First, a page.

Central American Federation or Central American Union, political confederation (1825–38) of the republics of Central America—Costa Rica, Guatemala, Honduras, Nicaragua, and Salvador. United under a captaincy general in Spanish colonial times, they gained independence in 1821 and were briefly annexed to the Mexican empire formed by Agustín de Iturbide. The nations joined in a loose federal state, appointing (1825–29) as first president Manuel José Arce, who was succeeded (1830–38) by the liberal leader Francisco Morazán. Political and personal rivalries between liberals and conservatives, poor communication, and the fear of the hegemony of one state over another led to dissolution (1838) of the congress and the defeat (1839) of Morazán's forces by Rafael Carrera. In 1842, Morazán made an abortive attempt to reestablish the federation from Costa Rica. Later efforts by Nicaragua, Honduras, and Salvador failed, and the attempts of Justo Rufino Barrios (1885) and José Santos Zelaya (1895) only increased existing enmities. At the Central American conference of 1922–23, the U.S. recommendation of a union was not favorably received, partly because of earlier U.S. policies in Panama and Nicaragua. Nevertheless, geography, history, and practical expedience are factors that constantly encourage union. In 1951, the Organization of Central American States was formed to help solve common problems, and in 1960 the five nations established the Central American Common Market.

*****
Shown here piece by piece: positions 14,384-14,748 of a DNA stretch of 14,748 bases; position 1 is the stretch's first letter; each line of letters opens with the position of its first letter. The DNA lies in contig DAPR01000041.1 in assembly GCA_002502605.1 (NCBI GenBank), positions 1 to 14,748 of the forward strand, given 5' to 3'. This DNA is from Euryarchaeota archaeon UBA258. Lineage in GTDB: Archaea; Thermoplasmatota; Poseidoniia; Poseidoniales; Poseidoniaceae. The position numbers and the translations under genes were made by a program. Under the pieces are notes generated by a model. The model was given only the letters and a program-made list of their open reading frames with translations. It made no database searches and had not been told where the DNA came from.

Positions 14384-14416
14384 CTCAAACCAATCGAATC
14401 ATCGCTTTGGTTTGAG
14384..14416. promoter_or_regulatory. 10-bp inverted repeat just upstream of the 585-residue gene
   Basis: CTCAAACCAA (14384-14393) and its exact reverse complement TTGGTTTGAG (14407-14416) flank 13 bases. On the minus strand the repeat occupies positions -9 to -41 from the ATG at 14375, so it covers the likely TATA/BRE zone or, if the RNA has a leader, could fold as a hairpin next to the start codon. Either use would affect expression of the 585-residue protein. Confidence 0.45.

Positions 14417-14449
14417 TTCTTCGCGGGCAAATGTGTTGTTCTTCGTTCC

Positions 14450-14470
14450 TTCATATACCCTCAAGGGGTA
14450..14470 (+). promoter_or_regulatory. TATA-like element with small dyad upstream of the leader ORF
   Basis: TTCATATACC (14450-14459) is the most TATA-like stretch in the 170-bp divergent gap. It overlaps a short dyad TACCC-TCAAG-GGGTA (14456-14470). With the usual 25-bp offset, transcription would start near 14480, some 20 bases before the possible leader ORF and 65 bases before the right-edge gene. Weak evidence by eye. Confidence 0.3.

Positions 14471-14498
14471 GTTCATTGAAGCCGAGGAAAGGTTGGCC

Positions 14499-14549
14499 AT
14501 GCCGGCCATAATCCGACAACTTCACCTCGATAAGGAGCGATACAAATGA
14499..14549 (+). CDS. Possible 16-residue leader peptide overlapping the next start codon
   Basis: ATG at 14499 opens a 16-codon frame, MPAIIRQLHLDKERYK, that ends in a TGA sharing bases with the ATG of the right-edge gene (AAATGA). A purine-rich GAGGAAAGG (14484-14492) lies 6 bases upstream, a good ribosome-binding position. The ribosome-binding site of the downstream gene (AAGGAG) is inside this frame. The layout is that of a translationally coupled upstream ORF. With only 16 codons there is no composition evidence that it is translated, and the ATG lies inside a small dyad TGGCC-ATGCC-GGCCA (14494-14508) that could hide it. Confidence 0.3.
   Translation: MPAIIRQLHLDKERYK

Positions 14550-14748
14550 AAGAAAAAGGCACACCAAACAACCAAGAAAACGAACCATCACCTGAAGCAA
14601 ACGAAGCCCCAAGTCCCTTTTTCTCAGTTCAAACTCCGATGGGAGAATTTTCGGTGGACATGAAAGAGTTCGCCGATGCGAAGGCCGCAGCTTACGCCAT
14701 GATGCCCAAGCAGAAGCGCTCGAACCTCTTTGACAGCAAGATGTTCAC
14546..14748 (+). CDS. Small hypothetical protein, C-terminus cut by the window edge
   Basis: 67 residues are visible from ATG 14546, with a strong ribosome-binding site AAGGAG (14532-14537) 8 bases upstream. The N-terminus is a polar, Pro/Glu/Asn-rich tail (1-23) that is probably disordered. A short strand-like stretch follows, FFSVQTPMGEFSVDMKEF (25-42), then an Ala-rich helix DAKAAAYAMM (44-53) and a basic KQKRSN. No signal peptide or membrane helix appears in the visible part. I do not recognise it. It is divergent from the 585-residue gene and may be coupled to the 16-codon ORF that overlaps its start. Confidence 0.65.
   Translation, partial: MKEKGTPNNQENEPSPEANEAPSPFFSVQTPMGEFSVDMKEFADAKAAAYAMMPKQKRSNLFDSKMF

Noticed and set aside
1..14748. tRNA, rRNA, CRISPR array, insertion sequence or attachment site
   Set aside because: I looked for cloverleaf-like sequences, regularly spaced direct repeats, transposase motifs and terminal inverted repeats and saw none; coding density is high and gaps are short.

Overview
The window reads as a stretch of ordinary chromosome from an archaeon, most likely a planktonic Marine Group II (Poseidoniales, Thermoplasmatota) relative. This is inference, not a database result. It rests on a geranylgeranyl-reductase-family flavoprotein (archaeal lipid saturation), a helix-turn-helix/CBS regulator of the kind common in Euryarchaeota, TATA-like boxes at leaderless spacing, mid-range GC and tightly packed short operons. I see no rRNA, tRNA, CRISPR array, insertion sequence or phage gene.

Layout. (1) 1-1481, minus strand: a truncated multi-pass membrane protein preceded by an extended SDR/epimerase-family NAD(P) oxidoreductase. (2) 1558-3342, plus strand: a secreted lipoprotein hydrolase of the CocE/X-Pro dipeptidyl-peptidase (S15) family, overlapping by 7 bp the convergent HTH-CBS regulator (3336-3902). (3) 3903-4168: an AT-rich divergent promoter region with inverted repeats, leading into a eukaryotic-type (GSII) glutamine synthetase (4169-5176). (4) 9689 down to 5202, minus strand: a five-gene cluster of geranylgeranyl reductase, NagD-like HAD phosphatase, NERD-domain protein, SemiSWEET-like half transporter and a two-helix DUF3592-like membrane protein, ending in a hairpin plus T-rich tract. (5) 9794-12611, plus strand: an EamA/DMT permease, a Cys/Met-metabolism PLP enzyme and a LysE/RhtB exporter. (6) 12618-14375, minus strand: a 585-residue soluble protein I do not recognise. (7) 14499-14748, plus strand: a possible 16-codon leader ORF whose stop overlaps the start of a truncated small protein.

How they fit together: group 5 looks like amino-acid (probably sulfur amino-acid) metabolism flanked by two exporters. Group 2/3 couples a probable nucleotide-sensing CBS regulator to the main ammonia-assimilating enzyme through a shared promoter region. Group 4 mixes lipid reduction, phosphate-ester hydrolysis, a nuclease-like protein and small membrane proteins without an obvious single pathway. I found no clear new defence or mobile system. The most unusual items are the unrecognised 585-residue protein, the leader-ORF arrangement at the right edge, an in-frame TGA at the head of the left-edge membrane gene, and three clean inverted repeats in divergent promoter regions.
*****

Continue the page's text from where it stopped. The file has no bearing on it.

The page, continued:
See T. L. Karnes, The Failure of Union: Central America, 1824–1960 (1961); N. Maritano, A Latin American Economic Community (1970).
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